The first thing that strikes you in the paintings of Sargy Mann is the light. It streams in through windows and illuminates the family and friends who appear as subjects in his warm-toned, richly coloured work. Mann, born in Kent in 1937, was a prolific painter and teacher all his life, but it was only in his final five years (he died in 2015) that he turned from painting landscapes to figures, most often portraying his wife and others close to him. Although he had struggled with poor sight for years, he was to go completely blind by these last years, and the paintings made during this period were produced in complete darkness; entirely from memory, imagination and intuition. It is these late works that are brought together in a new exhibition curated by the painter Chantal Joffe at the Royal Drawing School in London.
It is easy to see the connection between the two artists, both with a tactile, even visceral, approach to the layering of pigment on the canvas—as well as the intimate subject matter of their portraits. Joffe first met Mann on a school trip run by the Inner London Education Authority, when she was just fifteen years old. “I was incredibly shy and just a very awkward person, and he came round on the coach and drew all of us so he could remember who we were. It was so sweet, with a tiny pencil, and I didn’t see the drawing again until about three years ago,” Joffe recalls. “It absolutely captures me and the scared, awkward person I was.”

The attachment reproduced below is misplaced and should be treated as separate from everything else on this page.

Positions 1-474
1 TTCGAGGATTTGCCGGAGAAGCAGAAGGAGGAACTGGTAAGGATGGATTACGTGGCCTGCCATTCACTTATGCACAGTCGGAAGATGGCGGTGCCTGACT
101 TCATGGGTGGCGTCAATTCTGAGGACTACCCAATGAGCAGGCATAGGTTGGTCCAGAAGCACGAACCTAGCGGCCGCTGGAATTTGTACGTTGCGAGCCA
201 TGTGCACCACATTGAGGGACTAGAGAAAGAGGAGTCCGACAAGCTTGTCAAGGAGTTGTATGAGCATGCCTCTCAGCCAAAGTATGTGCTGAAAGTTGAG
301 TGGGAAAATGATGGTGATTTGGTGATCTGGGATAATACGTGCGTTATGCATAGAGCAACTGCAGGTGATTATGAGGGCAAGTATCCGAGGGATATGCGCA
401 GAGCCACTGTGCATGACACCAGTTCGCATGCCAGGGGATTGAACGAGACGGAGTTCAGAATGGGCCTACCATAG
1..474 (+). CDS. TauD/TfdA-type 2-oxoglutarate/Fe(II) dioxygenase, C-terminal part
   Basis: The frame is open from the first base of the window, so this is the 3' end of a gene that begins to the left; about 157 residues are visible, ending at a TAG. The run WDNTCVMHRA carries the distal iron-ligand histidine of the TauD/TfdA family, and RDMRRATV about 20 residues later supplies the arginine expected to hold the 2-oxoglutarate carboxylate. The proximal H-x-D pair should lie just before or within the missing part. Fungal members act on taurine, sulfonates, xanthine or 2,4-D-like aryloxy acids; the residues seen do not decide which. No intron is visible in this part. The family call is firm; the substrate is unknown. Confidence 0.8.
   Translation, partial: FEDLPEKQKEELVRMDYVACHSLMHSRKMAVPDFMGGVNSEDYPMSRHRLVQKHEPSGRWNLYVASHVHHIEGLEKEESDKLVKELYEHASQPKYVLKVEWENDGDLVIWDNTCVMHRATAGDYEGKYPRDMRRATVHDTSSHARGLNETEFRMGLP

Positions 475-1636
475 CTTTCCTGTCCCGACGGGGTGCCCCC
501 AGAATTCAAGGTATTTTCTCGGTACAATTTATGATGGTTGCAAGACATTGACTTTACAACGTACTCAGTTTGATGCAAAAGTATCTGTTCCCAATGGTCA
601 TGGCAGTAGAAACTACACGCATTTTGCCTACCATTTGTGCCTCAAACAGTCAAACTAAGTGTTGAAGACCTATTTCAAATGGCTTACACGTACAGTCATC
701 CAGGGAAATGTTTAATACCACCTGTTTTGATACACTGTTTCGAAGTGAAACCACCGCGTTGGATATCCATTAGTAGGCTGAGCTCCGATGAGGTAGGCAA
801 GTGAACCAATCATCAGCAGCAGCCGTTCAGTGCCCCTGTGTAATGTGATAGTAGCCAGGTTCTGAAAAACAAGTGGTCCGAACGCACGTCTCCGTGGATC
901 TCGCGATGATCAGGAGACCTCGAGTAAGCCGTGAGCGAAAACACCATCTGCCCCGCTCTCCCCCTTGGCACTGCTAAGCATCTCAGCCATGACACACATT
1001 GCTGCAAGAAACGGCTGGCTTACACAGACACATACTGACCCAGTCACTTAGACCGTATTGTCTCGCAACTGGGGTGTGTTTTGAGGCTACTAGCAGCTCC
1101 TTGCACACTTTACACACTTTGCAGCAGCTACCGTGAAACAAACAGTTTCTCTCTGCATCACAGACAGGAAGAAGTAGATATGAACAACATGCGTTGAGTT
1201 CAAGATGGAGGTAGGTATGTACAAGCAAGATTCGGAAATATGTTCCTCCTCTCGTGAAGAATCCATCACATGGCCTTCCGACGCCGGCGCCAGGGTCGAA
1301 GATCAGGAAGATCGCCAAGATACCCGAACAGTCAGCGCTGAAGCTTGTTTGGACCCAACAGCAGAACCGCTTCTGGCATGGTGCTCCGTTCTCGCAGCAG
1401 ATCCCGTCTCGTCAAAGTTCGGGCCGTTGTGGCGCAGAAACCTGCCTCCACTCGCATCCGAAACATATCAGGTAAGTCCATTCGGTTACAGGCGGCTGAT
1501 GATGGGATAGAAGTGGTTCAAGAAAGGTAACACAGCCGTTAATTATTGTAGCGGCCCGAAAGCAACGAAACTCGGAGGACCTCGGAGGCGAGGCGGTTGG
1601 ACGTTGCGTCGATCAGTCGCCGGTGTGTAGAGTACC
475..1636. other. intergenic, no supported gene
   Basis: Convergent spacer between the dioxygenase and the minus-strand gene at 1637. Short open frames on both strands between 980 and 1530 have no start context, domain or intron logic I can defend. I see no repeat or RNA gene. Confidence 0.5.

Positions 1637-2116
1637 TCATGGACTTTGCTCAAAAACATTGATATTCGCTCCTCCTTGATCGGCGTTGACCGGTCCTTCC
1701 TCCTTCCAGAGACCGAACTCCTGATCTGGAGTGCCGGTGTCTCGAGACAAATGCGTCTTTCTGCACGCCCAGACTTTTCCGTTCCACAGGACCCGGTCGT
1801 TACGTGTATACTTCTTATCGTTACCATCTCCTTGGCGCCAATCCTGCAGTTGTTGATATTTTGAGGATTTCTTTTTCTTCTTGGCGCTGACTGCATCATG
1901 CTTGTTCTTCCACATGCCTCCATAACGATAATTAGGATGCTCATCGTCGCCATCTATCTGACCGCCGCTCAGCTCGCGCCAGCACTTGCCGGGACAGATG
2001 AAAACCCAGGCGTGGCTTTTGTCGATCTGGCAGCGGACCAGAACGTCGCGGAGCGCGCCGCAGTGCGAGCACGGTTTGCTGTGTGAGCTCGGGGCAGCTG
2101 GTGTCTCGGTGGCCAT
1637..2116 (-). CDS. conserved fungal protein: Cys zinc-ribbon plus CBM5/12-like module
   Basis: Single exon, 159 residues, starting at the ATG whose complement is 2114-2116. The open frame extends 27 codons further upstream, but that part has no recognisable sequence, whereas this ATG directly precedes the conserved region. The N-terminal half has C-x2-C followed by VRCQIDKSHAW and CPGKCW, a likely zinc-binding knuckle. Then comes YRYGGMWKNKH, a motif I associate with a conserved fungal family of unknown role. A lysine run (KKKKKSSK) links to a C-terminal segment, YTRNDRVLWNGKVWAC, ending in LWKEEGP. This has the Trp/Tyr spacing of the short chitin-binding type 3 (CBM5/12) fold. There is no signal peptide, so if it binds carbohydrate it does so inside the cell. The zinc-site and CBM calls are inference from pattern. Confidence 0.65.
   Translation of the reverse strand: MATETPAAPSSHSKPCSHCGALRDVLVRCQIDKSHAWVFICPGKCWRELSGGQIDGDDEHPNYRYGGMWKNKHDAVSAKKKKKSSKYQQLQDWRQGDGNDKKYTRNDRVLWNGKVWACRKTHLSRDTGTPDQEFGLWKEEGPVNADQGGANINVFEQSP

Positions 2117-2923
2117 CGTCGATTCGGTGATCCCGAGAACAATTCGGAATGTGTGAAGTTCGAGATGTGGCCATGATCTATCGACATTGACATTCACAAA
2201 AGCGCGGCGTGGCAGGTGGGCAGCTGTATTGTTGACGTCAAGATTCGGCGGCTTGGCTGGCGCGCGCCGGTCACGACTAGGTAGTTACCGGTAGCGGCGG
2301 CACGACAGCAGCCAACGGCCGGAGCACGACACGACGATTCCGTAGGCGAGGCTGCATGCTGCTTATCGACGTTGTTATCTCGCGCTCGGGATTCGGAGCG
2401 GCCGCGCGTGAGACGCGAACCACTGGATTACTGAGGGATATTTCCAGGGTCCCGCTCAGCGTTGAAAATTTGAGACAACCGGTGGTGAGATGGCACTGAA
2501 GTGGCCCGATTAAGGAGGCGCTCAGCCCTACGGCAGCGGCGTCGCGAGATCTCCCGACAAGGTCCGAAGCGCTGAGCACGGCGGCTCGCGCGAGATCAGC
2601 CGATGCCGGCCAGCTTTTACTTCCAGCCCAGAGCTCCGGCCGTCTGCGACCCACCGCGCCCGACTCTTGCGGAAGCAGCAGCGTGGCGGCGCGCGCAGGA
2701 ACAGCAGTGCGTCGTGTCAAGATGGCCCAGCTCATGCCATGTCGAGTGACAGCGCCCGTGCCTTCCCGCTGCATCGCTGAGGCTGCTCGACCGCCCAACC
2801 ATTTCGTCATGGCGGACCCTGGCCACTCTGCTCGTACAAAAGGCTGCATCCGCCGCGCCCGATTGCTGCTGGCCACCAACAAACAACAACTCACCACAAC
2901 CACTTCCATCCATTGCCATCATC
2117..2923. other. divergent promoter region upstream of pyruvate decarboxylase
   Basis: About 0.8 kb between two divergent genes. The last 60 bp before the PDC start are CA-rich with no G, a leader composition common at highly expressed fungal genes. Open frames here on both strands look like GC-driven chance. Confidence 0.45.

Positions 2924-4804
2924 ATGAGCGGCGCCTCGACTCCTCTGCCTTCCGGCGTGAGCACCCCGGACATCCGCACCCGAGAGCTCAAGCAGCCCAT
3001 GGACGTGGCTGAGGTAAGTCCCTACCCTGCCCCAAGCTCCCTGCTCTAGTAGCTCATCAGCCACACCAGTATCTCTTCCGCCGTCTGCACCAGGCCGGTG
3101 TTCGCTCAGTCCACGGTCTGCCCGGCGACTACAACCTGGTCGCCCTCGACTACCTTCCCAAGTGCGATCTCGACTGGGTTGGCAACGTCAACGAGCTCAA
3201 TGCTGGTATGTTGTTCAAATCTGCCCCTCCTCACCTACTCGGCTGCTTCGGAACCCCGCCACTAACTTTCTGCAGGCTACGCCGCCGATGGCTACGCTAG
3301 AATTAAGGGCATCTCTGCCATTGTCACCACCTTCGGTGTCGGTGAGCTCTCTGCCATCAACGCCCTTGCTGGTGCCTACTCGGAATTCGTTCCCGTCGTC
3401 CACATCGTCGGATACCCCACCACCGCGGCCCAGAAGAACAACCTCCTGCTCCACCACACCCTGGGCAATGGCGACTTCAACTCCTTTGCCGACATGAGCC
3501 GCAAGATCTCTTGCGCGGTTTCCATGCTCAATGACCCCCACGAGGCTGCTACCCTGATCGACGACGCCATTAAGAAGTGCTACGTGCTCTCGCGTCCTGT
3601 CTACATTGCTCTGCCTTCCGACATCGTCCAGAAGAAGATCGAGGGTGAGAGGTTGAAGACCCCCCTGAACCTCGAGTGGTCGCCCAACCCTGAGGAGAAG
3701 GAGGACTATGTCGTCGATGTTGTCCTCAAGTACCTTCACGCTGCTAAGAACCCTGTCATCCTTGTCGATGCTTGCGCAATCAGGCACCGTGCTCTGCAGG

“The fact of him being blind is sort of irrelevant; it’s astonishing on some other level”
Mann began work on his last series of paintings in 2009, titled the Infinity Pool, having gone completely blind five years earlier, and worked on them until the end of his life. As Olivia Laing writes in the essay that accompanies the exhibition, total blindness could have marked the end of his time as a painter but, “In a funny way, Mann’s blindness set him free.” As he couldn’t see colour, he was free to invent, with intensely saturated results; “They just glow,” Joffe says, simply. “They’re mind-blowing. The fact of him being blind is sort of irrelevant; it’s astonishing on some other level.”
Instead of looking, Mann felt his way through his portraits, quite literally, as he would make out his wife’s form through touch, Blu-tack was used to feel out the sketches, leaving subtle marks behind in the final painting. Figures loom large in the frame, their very physical presence close at hand. Mann himself feels intensely present in the works, reaching out into the darkness and finding light. “While hanging the show and spending time with his son Peter, it struck me that nothing in life totally goes away; you keep encountering people and their influence,” Joffe concludes. “I think that this is just the beginning.”
All images courtesy Peter Mann